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Thread: Times?

  1. #1

    Join Date
    Sep 2002
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    747

    I spent a little bit of time yesterday with my new enlarger. What I noticed was how long the times needed were. Thinking about it afterwards I think the issue might be that the bulb is much higher above the negative then my other enlarger. In 35mm mode the bulb must be almost 12" above the negative. Compare that with something like 3" with my other one. So even with the 150watt bulb it takes longer to make a print then the 75watt bulb in the other enlarger. Does this sound reasonable? I've got a new bulb on order and I really should have picked an easier negative but I'm curious.

  2. #2

    Join Date
    Sep 2002
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    38
    Robert, it's difficult to tell from your description whether your enlarger is a condenser type, or a diffusion type. A condenser type enlarger usually has a way to adjust the placement of the condenser lenses for maximum light output for each size format. Condensers allow a less powerful bulb to be used. They can focus the light into a stronger, narrower beam. A diffusion type enlarger uses the inside of the lamphouse as a reflector. It gives off a larger, wider beam of light. It takes a larger more powerful bulb. However, it usually needs heat absorbing diffusion glass between the bulb and the negative to prevent overheating the negative. If you were to use a large hot bulb too close to the negative, you may experience curling and/or cause permanent damage to the negative. There is always a trade off between the size of the bulb and the printing times. the larger bulb placed farther from the negative probably helps to avoid heat build-up, but printing times are going to be slightly longer.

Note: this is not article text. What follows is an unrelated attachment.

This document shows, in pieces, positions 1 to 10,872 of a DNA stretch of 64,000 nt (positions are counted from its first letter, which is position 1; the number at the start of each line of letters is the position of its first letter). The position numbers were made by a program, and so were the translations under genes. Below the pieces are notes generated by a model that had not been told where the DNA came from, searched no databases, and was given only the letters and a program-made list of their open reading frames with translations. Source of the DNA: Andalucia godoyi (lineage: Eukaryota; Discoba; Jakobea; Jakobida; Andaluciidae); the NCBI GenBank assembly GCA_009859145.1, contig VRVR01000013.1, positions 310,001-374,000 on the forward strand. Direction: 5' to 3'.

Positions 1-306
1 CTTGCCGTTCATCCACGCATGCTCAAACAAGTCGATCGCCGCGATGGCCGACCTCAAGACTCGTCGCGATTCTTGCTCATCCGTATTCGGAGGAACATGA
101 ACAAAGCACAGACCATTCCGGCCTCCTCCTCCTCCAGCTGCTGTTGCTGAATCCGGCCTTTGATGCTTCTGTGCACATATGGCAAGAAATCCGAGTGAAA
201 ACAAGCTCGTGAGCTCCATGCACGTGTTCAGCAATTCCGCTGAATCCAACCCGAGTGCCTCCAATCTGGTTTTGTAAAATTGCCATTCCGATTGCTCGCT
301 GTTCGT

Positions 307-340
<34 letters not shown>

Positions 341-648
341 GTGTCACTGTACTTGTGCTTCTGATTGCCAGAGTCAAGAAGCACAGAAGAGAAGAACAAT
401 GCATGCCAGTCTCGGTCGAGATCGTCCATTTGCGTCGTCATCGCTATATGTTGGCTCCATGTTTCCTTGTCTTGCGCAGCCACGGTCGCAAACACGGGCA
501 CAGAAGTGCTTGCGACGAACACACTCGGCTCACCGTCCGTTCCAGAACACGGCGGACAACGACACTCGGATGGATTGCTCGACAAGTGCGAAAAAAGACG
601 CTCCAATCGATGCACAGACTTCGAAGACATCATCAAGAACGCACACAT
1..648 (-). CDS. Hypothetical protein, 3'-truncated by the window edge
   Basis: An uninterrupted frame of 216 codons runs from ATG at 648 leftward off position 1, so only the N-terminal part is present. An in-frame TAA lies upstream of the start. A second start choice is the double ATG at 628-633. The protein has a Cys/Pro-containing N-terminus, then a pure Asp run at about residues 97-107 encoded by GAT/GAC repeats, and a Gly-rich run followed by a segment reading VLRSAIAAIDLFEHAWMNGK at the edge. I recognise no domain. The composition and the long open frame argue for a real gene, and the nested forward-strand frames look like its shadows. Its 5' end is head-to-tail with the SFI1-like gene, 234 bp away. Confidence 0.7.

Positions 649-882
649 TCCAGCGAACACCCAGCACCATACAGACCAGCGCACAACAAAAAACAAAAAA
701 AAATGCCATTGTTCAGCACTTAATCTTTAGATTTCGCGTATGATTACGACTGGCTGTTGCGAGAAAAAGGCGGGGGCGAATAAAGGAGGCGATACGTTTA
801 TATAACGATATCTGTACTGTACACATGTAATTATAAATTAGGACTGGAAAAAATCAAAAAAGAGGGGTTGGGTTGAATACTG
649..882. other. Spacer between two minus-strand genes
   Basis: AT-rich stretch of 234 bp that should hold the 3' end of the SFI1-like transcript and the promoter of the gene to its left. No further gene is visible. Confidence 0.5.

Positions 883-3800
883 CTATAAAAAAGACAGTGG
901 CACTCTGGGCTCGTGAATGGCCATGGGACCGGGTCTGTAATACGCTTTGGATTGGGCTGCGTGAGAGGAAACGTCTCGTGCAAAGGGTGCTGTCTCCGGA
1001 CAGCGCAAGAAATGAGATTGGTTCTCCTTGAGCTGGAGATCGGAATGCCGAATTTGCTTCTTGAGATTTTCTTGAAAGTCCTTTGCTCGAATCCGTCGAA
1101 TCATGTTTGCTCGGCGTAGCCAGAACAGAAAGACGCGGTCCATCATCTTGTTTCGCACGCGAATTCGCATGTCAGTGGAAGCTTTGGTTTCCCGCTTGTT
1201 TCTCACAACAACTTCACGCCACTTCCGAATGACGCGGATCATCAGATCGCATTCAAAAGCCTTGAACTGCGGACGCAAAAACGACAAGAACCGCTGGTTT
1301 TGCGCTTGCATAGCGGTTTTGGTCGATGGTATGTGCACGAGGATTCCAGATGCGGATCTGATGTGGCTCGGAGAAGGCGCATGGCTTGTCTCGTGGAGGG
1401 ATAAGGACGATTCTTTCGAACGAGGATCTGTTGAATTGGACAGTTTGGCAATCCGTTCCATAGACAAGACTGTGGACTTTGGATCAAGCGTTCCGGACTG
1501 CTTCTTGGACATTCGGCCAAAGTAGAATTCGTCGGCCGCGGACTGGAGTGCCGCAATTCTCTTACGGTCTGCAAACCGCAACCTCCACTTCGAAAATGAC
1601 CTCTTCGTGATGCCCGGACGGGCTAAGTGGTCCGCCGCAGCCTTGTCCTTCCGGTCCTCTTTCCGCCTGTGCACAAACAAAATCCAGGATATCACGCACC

3. #3

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    Sep 2002
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    It's a condensor type. When it's setup for 35mm the bulb is a fair distance from the negative. I was just a little surprised at how great the times seemed to be. I actually stopped and decided to think about it. Which isn't a bad thing I guess.

  4. #4

    Join Date
    Sep 2002
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    15
    Curious, what brand is your new enlarger and what was your older or previous one? What is the actual difference in times? Same lense or different one?

  5. #5

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    Sep 2002
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    The new one is a 30+ year old beseler 4x5. The old one is a 20+ year old Omega B66. I wasn't thinking enough to use the same negative. Honestly I was just trying to make a print more then doing any real testing. Let me put it this way. I screwed up the first test strip by leaving the lens wide open. With the lens at F/2.8 16 seconds was almost enough time. With the other enlarger a normal negative takes between 8-12 seconds at F/5.6. Hopefully I'll have some time this weekend to try again.

  6. #6

    Join Date
    Sep 2002
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    243
    Are the lenses you are using different focal lengths between the two enlargers?

    Yes, if the negative stage is further away from the baseboard, the exposure times will be longer as light falls off rapidly (1 over the square of the distance).